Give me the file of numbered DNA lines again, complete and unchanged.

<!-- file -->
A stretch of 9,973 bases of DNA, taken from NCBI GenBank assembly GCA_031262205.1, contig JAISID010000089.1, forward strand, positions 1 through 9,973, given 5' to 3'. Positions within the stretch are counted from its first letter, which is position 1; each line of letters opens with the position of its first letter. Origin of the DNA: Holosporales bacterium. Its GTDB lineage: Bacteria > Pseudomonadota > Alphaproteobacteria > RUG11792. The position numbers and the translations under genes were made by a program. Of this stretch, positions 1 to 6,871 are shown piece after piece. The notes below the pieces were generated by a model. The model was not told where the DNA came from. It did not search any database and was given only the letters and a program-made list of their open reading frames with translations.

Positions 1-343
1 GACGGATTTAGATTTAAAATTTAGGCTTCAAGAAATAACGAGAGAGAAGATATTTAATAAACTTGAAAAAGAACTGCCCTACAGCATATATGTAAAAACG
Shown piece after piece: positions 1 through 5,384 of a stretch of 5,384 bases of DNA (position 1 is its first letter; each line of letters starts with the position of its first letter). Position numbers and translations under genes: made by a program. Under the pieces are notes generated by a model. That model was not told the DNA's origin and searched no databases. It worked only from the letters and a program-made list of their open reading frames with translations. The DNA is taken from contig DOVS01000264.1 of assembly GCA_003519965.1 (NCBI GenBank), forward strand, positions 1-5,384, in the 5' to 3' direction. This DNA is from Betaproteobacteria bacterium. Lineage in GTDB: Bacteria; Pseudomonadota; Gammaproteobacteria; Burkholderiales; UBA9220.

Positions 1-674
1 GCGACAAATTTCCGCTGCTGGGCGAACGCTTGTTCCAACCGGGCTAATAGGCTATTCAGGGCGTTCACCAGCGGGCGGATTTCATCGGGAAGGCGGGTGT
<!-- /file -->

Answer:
A stretch of 9,973 bases of DNA, taken from NCBI GenBank assembly GCA_031262205.1, contig JAISID010000089.1, forward strand, positions 1 through 9,973, given 5' to 3'. Positions within the stretch are counted from its first letter, which is position 1; each line of letters opens with the position of its first letter. Origin of the DNA: Holosporales bacterium. Its GTDB lineage: Bacteria > Pseudomonadota > Alphaproteobacteria > RUG11792. The position numbers and the translations under genes were made by a program. Of this stretch, positions 1 to 6,871 are shown piece after piece. The notes below the pieces were generated by a model. The model was not told where the DNA came from. It did not search any database and was given only the letters and a program-made list of their open reading frames with translations.

Positions 1-343
1 GACGGATTTAGATTTAAAATTTAGGCTTCAAGAAATAACGAGAGAGAAGATATTTAATAAACTTGAAAAAGAACTGCCCTACAGCATATATGTAAAAACG
Shown piece after piece: positions 1 through 5,384 of a stretch of 5,384 bases of DNA (position 1 is its first letter; each line of letters starts with the position of its first letter). Position numbers and translations under genes: made by a program. Under the pieces are notes generated by a model. That model was not told the DNA's origin and searched no databases. It worked only from the letters and a program-made list of their open reading frames with translations. The DNA is taken from contig DOVS01000264.1 of assembly GCA_003519965.1 (NCBI GenBank), forward strand, positions 1-5,384, in the 5' to 3' direction. This DNA is from Betaproteobacteria bacterium. Lineage in GTDB: Bacteria; Pseudomonadota; Gammaproteobacteria; Burkholderiales; UBA9220.

Positions 1-674
1 GCGACAAATTTCCGCTGCTGGGCGAACGCTTGTTCCAACCGGGCTAATAGGCTATTCAGGGCGTTCACCAGCGGGCGGATTTCATCGGGAAGGCGGGTGT